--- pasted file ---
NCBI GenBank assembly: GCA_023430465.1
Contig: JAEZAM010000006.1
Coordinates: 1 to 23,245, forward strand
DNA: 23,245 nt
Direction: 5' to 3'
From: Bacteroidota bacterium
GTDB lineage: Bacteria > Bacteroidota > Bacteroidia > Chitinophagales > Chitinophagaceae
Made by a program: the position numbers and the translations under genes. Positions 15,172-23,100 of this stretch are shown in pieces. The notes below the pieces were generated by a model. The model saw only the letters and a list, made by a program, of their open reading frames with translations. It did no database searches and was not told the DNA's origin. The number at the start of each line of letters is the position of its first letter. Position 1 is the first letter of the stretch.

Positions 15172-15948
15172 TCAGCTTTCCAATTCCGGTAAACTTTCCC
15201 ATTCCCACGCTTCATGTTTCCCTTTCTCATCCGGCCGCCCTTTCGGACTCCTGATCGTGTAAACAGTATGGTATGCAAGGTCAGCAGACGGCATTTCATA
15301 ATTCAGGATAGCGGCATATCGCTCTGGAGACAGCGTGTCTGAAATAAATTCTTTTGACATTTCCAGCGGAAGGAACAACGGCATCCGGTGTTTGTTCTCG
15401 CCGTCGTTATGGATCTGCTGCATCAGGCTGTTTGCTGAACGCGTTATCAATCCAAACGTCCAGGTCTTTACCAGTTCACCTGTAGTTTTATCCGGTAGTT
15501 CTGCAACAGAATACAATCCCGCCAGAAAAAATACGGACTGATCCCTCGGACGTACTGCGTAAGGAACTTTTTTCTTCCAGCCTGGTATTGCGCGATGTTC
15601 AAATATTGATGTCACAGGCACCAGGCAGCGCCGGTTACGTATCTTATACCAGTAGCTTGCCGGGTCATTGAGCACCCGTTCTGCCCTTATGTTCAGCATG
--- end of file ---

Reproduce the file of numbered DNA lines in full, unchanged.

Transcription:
NCBI GenBank assembly: GCA_023430465.1
Contig: JAEZAM010000006.1
Coordinates: 1 to 23,245, forward strand
DNA: 23,245 nt
Direction: 5' to 3'
From: Bacteroidota bacterium
GTDB lineage: Bacteria > Bacteroidota > Bacteroidia > Chitinophagales > Chitinophagaceae
Made by a program: the position numbers and the translations under genes. Positions 15,172-23,100 of this stretch are shown in pieces. The notes below the pieces were generated by a model. The model saw only the letters and a list, made by a program, of their open reading frames with translations. It did no database searches and was not told the DNA's origin. The number at the start of each line of letters is the position of its first letter. Position 1 is the first letter of the stretch.

Positions 15172-15948
15172 TCAGCTTTCCAATTCCGGTAAACTTTCCC
15201 ATTCCCACGCTTCATGTTTCCCTTTCTCATCCGGCCGCCCTTTCGGACTCCTGATCGTGTAAACAGTATGGTATGCAAGGTCAGCAGACGGCATTTCATA
15301 ATTCAGGATAGCGGCATATCGCTCTGGAGACAGCGTGTCTGAAATAAATTCTTTTGACATTTCCAGCGGAAGGAACAACGGCATCCGGTGTTTGTTCTCG
15401 CCGTCGTTATGGATCTGCTGCATCAGGCTGTTTGCTGAACGCGTTATCAATCCAAACGTCCAGGTCTTTACCAGTTCACCTGTAGTTTTATCCGGTAGTT
15501 CTGCAACAGAATACAATCCCGCCAGAAAAAATACGGACTGATCCCTCGGACGTACTGCGTAAGGAACTTTTTTCTTCCAGCCTGGTATTGCGCGATGTTC
15601 AAATATTGATGTCACAGGCACCAGGCAGCGCCGGTTACGTATCTTATACCAGTAGCTTGCCGGGTCATTGAGCACCCGTTCTGCCCTTATGTTCAGCATG